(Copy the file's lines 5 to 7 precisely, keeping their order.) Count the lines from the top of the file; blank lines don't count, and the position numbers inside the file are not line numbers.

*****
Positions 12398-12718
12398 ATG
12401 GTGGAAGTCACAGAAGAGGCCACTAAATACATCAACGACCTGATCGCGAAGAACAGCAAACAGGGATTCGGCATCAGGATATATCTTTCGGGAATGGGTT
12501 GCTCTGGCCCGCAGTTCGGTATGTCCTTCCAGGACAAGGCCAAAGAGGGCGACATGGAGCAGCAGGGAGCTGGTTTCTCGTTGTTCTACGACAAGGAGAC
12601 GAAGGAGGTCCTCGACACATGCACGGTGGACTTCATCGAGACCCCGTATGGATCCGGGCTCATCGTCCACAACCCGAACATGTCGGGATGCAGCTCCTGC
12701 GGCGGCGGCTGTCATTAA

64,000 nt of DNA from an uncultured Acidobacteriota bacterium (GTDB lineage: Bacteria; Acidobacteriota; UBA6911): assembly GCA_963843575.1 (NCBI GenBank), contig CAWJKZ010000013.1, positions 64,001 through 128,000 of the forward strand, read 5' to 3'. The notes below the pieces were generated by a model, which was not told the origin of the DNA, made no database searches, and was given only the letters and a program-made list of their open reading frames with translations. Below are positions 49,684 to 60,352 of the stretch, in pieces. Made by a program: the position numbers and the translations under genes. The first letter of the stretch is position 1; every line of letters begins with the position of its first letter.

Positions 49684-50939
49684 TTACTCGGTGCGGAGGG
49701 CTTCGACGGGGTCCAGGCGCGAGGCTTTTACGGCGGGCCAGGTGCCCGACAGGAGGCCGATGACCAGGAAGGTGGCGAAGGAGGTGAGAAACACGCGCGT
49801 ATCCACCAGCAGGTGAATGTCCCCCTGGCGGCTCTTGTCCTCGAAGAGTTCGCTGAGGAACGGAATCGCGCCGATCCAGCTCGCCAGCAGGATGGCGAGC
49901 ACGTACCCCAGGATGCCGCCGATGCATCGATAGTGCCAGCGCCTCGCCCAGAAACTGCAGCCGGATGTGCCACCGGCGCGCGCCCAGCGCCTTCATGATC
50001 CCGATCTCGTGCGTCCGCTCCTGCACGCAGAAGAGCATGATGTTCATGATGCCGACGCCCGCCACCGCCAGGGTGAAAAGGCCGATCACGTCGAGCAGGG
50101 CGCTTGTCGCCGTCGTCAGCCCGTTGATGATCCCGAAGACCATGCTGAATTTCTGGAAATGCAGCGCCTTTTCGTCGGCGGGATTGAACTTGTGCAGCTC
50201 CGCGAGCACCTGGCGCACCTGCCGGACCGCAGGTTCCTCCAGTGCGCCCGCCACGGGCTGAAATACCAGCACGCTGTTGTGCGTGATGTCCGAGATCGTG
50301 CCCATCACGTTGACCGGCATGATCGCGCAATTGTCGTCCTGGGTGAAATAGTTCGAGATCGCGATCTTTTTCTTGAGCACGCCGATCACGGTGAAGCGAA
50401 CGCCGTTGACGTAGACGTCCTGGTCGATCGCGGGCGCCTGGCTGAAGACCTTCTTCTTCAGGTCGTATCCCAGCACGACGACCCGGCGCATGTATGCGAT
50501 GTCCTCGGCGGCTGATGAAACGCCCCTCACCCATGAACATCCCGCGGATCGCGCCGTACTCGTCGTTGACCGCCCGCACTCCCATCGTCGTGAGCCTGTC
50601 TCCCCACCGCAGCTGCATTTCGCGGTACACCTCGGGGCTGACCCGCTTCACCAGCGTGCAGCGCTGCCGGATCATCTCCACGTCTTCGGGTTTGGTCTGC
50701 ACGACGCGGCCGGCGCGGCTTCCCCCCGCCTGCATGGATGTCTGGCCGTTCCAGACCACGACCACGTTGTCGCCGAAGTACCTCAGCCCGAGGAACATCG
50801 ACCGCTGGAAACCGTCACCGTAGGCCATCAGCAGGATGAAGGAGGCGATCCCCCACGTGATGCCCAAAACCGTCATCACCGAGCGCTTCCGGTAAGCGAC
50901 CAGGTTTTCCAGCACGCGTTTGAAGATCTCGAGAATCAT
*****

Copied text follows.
12601 GAAGGAGGTCCTCGACACATGCACGGTGGACTTCATCGAGACCCCGTATGGATCCGGGCTCATCGTCCACAACCCGAACATGTCGGGATGCAGCTCCTGC
12701 GGCGGCGGCTGTCATTAA

64,000 nt of DNA from an uncultured Acidobacteriota bacterium (GTDB lineage: Bacteria; Acidobacteriota; UBA6911): assembly GCA_963843575.1 (NCBI GenBank), contig CAWJKZ010000013.1, positions 64,001 through 128,000 of the forward strand, read 5' to 3'. The notes below the pieces were generated by a model, which was not told the origin of the DNA, made no database searches, and was given only the letters and a program-made list of their open reading frames with translations. Below are positions 49,684 to 60,352 of the stretch, in pieces. Made by a program: the position numbers and the translations under genes. The first letter of the stretch is position 1; every line of letters begins with the position of its first letter.